Edgar Christopher Cookson VC DSO

b. 13/12/1883 Tranmere, Merseyside. d. 28/09/1915 Mesopotamia.

Edgar Christopher Cookson (1883-1915) was born at Rock Ferry, Cheshire on the 13th December 1883, the youngest son of Captain W.E.C. Cookson R.N., and his wife Louise. He began his education at Hazelhurst School in Kent and at the age of 14 entered the Royal Navy as a naval cadet on the training ship H.M.S. Britannia on the 15th September, 1897. His conduct there was very good and he became a midshipman in February 1899. Appointed to H.M.S. Dido, a light cruiser built in 1897 he saw active service on the China station as a member of the Naval Brigade during the Boxer uprising and received the China Medal 1900.

Edgar C Cookson

He was promoted to Acting Sub-Lieutenant in September 1902 and with some of his colleagues he incurred their Lordships ‘extreme displeasure’. They had caused a disturbance at the Empire Music Hall, Portsmouth. Cookson was also in arrears of payment of mess his bills and had ‘broken’ out of college without permission of leave from the commanding officer. He was deprived of three months’ time, fined 35/- and warned that further misconduct would be dealt with severely. Between November 1902 and June 1903 he returned to his studies gaining certificates in Seamanship, Navigation, Pilotage and Torpedoes. He twice failed his gunnery course before gaining a successful pass in October 1903. Becoming a sub-Lieutenant the following month and Lieutenant two years later in September 1905 he spent the next few years serving on Torpedo Boat Destroyers and gained his first command in March 1907.

Whilst in command of TB41 he was blamed for a collision with TB50 for not keeping a proper lookout and directed by the C-in-C Portsmouth to be more careful in future. The following year in June 1908 he was again admonished for granting his crew to sleep ashore without the authorisation of his senior officer. In view of this and previous reports he was not to be given a further command in Torpedo Boats, relieved of his duties and appointed to a ‘large ship.’

In July 1908 he was appointed to H.M.S. Venerable, a battleship completed in 1902 where subsequently his ability was recorded as being zealous, energetic, of sound judgement, a very capable and promising officer. ‘Large’ vessels it would appear helped to bring to the fore his undoubted qualities. He had applied in December 1910 to again serve on Torpedo Boats, but his request was refused. Appointed in October 1912 to H.M.S. Clio, a 1000-ton sloop he served on her on the China station where he was promoted to Lieutenant-Commander in September 1913 and became second-in-command of the H.M.S. Clio.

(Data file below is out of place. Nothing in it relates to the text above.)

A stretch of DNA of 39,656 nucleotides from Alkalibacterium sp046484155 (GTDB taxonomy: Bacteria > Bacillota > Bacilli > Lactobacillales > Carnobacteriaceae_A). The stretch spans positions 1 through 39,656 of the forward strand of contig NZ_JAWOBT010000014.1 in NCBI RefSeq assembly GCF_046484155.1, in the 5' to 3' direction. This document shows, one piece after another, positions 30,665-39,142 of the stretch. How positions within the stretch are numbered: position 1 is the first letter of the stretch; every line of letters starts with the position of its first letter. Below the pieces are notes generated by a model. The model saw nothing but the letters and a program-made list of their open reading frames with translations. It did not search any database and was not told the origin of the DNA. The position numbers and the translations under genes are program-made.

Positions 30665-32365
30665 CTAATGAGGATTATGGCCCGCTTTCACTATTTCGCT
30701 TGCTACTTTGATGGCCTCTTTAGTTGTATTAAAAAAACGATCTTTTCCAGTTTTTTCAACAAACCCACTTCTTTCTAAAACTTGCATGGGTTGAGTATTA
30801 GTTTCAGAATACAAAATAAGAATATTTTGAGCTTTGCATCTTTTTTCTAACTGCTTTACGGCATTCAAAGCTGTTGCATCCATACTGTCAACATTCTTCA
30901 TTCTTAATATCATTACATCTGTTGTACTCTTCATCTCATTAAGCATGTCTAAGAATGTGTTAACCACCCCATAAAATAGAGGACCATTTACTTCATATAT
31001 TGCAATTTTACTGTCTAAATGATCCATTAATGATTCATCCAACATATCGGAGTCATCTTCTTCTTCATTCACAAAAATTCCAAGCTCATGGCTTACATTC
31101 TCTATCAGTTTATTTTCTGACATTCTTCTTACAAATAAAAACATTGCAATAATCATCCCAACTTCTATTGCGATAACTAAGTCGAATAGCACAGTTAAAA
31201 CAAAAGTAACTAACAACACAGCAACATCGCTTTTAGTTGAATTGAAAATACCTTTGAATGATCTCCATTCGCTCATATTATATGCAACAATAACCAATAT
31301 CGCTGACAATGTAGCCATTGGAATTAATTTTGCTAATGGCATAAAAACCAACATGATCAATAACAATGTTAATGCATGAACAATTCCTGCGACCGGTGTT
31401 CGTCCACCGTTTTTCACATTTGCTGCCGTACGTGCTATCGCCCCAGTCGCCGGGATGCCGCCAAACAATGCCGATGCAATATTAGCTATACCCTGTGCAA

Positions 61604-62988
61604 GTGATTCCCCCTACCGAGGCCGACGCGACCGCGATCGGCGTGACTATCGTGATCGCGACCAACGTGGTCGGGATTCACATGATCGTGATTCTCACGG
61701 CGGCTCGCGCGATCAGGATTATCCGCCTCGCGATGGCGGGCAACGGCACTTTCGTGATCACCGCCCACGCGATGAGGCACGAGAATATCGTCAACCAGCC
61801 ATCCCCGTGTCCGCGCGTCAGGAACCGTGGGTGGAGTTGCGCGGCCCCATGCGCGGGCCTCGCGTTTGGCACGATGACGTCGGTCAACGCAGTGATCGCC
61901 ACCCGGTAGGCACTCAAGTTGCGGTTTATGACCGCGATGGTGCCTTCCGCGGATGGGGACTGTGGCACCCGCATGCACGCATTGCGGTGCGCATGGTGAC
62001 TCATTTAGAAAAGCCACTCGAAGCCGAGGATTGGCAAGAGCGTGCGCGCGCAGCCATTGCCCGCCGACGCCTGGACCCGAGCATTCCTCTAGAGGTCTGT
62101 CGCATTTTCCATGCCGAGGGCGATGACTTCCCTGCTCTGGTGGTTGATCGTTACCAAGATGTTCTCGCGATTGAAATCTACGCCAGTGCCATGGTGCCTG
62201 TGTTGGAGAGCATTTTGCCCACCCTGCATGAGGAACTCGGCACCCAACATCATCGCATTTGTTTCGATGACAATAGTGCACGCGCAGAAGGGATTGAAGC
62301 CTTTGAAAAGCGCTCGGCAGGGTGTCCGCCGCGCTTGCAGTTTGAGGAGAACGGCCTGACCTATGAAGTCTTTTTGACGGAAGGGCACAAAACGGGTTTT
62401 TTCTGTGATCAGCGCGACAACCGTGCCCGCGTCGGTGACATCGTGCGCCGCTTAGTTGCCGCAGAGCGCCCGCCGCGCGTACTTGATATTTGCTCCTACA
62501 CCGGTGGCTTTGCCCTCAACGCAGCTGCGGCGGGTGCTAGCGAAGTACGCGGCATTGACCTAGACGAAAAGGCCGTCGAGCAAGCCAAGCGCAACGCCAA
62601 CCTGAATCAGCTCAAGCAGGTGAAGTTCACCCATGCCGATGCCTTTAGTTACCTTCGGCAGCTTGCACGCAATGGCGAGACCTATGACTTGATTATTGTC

Shortly after the outbreak of the First World War, H.M.S. Clio was transferred from China to the Middle East. During January the vessel was engaged on defensive duties along the Suez Canal and exchanged gun fire with the Turks at the end of the month and beginning of February. A few weeks later H.M.S. Clio with other vessels, were ordered to Basra to reinforce the Naval Flotilla operating on the Euphrates and Tigris rivers. On the 9th May, Cookson was in command of the river steam-boat Shushan, captained by a civilian to undertake a reconnaissance for the army of El Huir creek on the Euphrates near Qurna. The vessel had been fitted with two 3-pounder and three Maxim guns. In addition to her crew she carried 30 men of the Oxford and Buckinghamshire Light Infantry. As the Shushan moved along the creek she was ambushed by Arab riflemen hidden among the reed beds. Under accurate and close range fire Cookson and three soldiers were wounded. The Shushan had been accompanied by H.M.S. Clio which had anchored at the entrance to the creek and used her 4-inch gun to subdue the enemy. After having his chest wound dressed Cookson resumed his command and both vessels safely withdrew. The Senior Naval Officer, Persian Gulf reported the gallant conduct of Cookson and ‘although severely wounded in the right side of the chest early in the action resumed command after his wound had been temporarily dressed and succeeded in most ably extracting his vessel from a particularly perilous position under a heavy fire.’ The London Gazette of the 13th September, 1915 announced the award of the D.S.O. to Cookson. After recovering from his wound Cookson resumed his duties in H.M.S. Clio and in June grounded the vessel in the Shatt-el-Arab. He was duly informed that he had again incurred their Lordships displeasure!